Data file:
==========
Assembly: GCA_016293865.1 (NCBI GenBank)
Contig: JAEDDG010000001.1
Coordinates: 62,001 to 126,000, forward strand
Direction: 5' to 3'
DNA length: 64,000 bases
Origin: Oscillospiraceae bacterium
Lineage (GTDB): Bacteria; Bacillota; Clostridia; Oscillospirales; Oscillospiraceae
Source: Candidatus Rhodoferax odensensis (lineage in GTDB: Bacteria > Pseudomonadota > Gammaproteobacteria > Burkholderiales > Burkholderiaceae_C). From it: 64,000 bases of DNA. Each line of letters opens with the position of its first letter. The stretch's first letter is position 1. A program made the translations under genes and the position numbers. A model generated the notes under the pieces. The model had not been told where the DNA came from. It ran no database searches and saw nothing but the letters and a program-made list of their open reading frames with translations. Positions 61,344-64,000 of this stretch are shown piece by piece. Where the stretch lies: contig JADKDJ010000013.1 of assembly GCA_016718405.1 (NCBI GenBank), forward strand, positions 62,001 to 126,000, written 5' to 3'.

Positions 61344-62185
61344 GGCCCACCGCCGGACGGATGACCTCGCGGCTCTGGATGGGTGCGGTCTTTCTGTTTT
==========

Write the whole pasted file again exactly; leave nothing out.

Assembly: GCA_016293865.1 (NCBI GenBank)
Contig: JAEDDG010000001.1
Coordinates: 62,001 to 126,000, forward strand
Direction: 5' to 3'
DNA length: 64,000 bases
Origin: Oscillospiraceae bacterium
Lineage (GTDB): Bacteria; Bacillota; Clostridia; Oscillospirales; Oscillospiraceae
Source: Candidatus Rhodoferax odensensis (lineage in GTDB: Bacteria > Pseudomonadota > Gammaproteobacteria > Burkholderiales > Burkholderiaceae_C). From it: 64,000 bases of DNA. Each line of letters opens with the position of its first letter. The stretch's first letter is position 1. A program made the translations under genes and the position numbers. A model generated the notes under the pieces. The model had not been told where the DNA came from. It ran no database searches and saw nothing but the letters and a program-made list of their open reading frames with translations. Positions 61,344-64,000 of this stretch are shown piece by piece. Where the stretch lies: contig JADKDJ010000013.1 of assembly GCA_016718405.1 (NCBI GenBank), forward strand, positions 62,001 to 126,000, written 5' to 3'.

Positions 61344-62185
61344 GGCCCACCGCCGGACGGATGACCTCGCGGCTCTGGATGGGTGCGGTCTTTCTGTTTT